The Obelisk Gate by N. K. Jemisin (Orbit Books)
All the Birds in the Sky by Charlie Jane Anders (Tor Books / Titan Books)
A Closed and Common Orbit by Becky Chambers (Hodder & Stoughton / Harper Voyager US)
Death’s End by Cixin Liu (Tor Books / Head of Zeus)
Ninefox Gambit by Yoon Ha Lee (Solaris Books)
Too Like the Lightning by Ada Palmer (Tor Books)
In her boldest move, Goddard put her full name at the bottom of all the copies of the Declaration that her printing presses churned out and distributed to the colonies. It was the first copy young America would see that included the original signers’ names — and Congress commissioned her for the important job.
In 2010, programmers found that a 3x3x3 Rubik’s cube can be solved in a maximum of 20 moves from any starting position, no matter how scrambled.
A year later, Demaine, Eisenstat and their colleagues devised a formula to solve a Rubik’s cube with sides of any length and found that the number of moves required for a cube of side n is proportional to n2/log n.
Finding the number for a cube with n=3 took several years of computing time and Demaine estimates that the n=4 case would take billions of times longer. “I conjecture it will never be fully solved,” he says.
This is the upper limit for the most scrambled cubes, but many cubes will not take that long. Figuring out whether any given configuration of a cube will take fewer moves is tricky. “We know an algorithm to solve all cubes in a reasonable amount of time,” Demaine says. “But if I give you a particular configuration of the cube, and then you want to solve it with the fewest moves for that configuration, that’s really tough.”
The number of violent attacks on U.S. soil inspired by far-right ideology has spiked since the beginning of this century, rising from a yearly avarage of 70 attacks in the 1990s to a yearly avarage of more than 300 since 2001. These incidents have grown even more common since President Donald Trump’s election.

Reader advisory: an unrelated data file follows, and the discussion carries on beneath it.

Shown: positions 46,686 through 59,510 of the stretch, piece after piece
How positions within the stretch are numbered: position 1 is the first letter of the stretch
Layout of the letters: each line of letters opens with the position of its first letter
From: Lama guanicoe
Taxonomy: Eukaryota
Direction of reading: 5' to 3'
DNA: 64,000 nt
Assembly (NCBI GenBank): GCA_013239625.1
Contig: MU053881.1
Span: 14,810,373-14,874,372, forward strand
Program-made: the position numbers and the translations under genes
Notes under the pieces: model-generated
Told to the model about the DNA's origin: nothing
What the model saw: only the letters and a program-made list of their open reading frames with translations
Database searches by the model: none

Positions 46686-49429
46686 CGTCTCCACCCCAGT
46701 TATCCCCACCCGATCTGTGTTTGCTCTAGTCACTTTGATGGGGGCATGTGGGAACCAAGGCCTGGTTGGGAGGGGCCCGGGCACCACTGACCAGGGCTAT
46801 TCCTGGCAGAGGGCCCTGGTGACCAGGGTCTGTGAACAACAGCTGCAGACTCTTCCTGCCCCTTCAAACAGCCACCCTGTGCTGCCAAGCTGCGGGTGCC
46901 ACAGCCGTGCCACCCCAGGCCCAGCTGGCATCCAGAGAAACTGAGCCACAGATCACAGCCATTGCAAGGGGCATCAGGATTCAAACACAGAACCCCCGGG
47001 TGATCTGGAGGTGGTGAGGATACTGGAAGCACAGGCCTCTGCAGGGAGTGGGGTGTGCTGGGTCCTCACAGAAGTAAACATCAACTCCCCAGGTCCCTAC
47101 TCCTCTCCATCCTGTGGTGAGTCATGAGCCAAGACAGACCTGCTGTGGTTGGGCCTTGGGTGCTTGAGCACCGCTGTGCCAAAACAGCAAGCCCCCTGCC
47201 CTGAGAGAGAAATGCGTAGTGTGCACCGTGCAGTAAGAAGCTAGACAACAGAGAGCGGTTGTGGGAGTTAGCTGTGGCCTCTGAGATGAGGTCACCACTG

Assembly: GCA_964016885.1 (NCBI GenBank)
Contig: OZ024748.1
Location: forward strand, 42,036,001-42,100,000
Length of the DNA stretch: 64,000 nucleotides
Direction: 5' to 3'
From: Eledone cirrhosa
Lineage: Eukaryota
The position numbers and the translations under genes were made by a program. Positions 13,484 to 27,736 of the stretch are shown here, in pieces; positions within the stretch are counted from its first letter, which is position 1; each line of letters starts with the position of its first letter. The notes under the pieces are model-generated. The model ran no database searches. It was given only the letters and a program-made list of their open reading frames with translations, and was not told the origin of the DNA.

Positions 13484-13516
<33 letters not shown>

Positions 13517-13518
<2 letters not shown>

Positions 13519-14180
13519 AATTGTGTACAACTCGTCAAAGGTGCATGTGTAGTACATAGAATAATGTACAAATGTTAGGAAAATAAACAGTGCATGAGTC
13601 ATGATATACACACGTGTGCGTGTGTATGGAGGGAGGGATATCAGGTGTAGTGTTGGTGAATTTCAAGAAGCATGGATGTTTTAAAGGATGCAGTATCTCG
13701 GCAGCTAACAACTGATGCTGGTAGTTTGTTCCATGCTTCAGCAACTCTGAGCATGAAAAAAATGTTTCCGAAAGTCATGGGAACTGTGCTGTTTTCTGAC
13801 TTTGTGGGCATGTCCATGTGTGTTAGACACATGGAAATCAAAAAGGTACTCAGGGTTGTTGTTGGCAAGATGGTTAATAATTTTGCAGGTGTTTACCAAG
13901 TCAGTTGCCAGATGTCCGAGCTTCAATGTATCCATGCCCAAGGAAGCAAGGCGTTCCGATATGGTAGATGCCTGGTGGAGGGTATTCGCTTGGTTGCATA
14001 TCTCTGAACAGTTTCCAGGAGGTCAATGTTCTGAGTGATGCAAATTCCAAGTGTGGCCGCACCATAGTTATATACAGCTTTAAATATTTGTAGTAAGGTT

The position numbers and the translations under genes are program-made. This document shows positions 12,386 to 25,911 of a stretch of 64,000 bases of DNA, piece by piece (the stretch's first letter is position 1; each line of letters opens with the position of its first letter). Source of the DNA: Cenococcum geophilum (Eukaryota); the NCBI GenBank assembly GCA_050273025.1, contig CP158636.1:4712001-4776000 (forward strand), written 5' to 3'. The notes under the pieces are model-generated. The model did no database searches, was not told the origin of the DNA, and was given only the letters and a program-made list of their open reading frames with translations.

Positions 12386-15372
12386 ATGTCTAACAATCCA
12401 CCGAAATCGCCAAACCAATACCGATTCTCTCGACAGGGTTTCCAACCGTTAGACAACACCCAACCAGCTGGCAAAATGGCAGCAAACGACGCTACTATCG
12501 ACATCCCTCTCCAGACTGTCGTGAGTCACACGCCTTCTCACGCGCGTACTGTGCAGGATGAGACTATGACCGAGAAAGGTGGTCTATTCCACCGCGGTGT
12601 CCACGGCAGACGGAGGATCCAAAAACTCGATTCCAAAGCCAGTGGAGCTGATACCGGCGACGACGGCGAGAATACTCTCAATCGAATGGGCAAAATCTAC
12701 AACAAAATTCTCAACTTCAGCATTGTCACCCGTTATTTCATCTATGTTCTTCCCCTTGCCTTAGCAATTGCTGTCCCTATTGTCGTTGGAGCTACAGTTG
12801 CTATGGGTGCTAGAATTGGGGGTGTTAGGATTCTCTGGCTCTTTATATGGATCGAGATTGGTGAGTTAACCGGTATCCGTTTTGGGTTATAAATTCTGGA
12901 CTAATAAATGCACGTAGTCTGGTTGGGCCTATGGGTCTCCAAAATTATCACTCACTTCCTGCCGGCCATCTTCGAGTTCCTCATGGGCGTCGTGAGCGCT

The Southern Poverty Law Center, a nonprofit that researches U.S. extremism, reported 900 bias-related incidents against minorities in the first 10 days after Trump’s election – compared to several dozen in a normal week – and the group found that many of the harassers invoked the then-president-elect’s name. Similarly, the Anti-Defamation League, a nonprofit that tracks anti-Semitism, recorded an 86 percent rise in anti-Semitic incidents in the first three months of 2017.
Four years later, Slepian was murdered at his home. The total count between 1978 and 2015, writes Haugeberg, was eleven murders (nine of them physicians), twenty-six attempted murders, 185 arsons, forty-two bombings, and 1,534 vandalizations of clinics.
Why Are Bird Eggs Egg-Shaped? An Eggsplainer: A new study points to a surprising reason for the varied shape of bird eggs—and shows that most eggs aren’t actually egg-shaped. Egg-scuse me? by Ed Yong. pdf
The Hamilton Hustle: Why liberals have embraced our most dangerously reactionary founder by Matt Stoller
GOP Bill Would Let Your Employer Demand to See Your Genetic Information by Eric Levitz
A brief and mundane history of being a woman by El Jones
The geometry of weird-shaped dice
The U.S. Tax Code Actually Doesn’t “Soak the Rich” by Nick Buffie
Unspeakable Realities Block Universal Health Coverage In The US by Chris Ladd
Yes, Your Sleep Schedule Is Making You Sick by Richard A. Friedman
John: Hey, Bush is now at 37% approval. I feel much less like Kevin McCarthy screaming in traffic. But I wonder what his base is —
John: … you said that immmediately, and with some authority.